Humans null for MMP2 have severe osteolytic syndromes, whereas Mmp2-/- mice have only mild skeletal defects (Itoh et al., 1997; Al Aqeel et al., 2000; Al-Mayouf et al., 2000; Martignetti et al., 2001; Zankl et al., 2005; Inoue et al., 2006; Rouzier et al., 2006). The spontaneous occurrence of a low penetrance, runted phenotype with abnormal craniofacial features in our Mmp2-/- mouse colony led us to hypothesize that there were genetic modifiers of Mmp2. Rather than identifying the specific genetic modification in our line, we took a candidate approach: proMMP2 is a substrate of MMP14, and we speculated that type I collagen, another classic MMP14 substrate with established function in bone development, could modify Mmp2. Indeed, severe skeletal developmental defects were observed when Mmp2-/- mice were intercrossed with Col1a1r/r mice, which carry targeted mutations in the Col1a1 gene rendering type I collagen resistant to classic collagenase cleavage. These Mmp2-/-;Col1a1r/r mice had several striking similarities to humans with MMP2-null mutations: in addition to decreased body size, these mice had osteopenic bones, craniofacial defects, failure to close calvarial sutures, decreased range of motion of joints, hyperextended metacarpophalangeal joints, and edematous paws (Table 2). Thus, we conclude that, in mice, type I collagen is a genetic modifier of MMP2, possibly because MMP2 can degrade mutant collagen (r). The Col1a1r mutation is a dominant modifier on the Mmp2-/- background, because the phenotype of Mmp2-/-;Col1a1r/+ resembled the phenotype of Mmp2-/-;Col1a1r/r mice. In contrast, the low penetrance of the spontaneously runted Mmp2-/- phenotype is suggestive of a recessive modifier. Thus, it is unlikely that the spontaneously runted phenotype is due to a mutation that renders type I collagen resistant to MMP-mediated cleavage. It, therefore, remains to be determined if the spontaneously runted Mmp2-/- mice harbor other mutations that also affect collagen metabolism or if additional, collagen-independent, genetic modifiers of Mmp2 exist.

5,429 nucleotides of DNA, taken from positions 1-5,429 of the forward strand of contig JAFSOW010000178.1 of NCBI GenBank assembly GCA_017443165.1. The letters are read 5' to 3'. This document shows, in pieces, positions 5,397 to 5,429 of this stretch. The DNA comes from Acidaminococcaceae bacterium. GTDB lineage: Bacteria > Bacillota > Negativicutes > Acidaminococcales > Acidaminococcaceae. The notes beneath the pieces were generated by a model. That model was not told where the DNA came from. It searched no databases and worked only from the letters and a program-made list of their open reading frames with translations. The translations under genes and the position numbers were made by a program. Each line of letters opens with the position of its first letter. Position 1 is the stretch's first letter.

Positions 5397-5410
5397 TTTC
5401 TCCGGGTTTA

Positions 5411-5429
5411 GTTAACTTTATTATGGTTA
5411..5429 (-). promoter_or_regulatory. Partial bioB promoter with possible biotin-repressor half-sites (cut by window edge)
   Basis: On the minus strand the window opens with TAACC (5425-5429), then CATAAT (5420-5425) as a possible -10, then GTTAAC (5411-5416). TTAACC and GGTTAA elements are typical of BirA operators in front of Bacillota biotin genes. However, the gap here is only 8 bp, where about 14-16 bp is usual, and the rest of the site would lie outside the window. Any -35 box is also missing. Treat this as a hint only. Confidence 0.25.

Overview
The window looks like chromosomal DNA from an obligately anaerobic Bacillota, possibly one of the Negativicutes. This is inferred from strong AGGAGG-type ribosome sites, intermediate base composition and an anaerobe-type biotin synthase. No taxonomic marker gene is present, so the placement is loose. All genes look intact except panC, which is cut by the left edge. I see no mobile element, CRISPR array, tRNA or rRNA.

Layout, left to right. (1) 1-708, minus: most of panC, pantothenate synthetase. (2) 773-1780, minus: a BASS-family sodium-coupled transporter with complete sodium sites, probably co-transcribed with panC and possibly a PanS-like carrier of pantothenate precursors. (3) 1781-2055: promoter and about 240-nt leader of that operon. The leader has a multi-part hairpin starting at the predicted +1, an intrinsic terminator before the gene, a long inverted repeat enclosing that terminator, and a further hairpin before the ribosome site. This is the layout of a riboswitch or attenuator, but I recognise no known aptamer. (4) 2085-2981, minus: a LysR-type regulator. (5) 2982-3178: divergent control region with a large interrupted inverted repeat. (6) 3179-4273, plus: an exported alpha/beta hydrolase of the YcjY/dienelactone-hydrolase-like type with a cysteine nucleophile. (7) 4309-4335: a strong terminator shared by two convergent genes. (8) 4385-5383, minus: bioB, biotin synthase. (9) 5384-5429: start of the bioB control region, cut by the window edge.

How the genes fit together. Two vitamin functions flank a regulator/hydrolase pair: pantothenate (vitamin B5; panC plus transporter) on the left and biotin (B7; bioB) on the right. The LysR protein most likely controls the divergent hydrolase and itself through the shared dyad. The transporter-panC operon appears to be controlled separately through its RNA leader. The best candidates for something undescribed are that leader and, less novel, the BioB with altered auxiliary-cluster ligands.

A priori, loss of a matrix-degrading enzyme, such as MMP2, would be expected to result in reduced bone remodeling and an osteopetrotic phenotype. Therefore, it was surprising that MMP2-null mutations were associated with reduced bone mass and osteolysis in human genetic linkage studies (Martignetti et al., 2001). Our study now confirms the human findings: absence of MMP2 activity can result in osteopenia. MMP2 is a substrate of MMP14, and Mmp14-/- mice are another example of an osteopenic phenotype that results from the absence of matrix degrading activity (Holmbeck et al., 1999). Additional similarities between Mmp14-/- and Mmp2-/-;Col1a1r/r mice are the decreased body size, abnormal craniofacial features, and lack of calvarial suture closure. These similarities strongly suggest that proMMP2 and type I collagen are important substrates of MMP14 in bone development. However, MMP14 has other substrates, including proMMP13, which is important for endochondral ossification (Cowell et al., 1998; Stickens et al., 2004). Thus, a detailed comparison of endochondral ossification in Mmp14-/- mice and Mmp2-/-;Col1a1r/r mice is likely to reveal more severe defects in Mmp14-/- than in Mmp2-/-;Col1a1r/r mice. Mmp2-/-;Col1a1r/r mice developed edema of the paws, probably localized to soft tissues. In Mmp14-/- mice, soft tissue changes, arthritis, and joint destruction have been reported (Holmbeck et al., 1999). Thus, it is possible that the edema in the Mmp2-/-;Col1a1r/r paws is secondary to changes in the joints, although a partial analysis of joints did not reveal apparent destruction. As would be expected, Mmp2-/-;Mmp14-/- double null mice also exhibit skeletal defects (Oh et al., 2004); however, due to their perinatal lethality, these defects are not well characterized.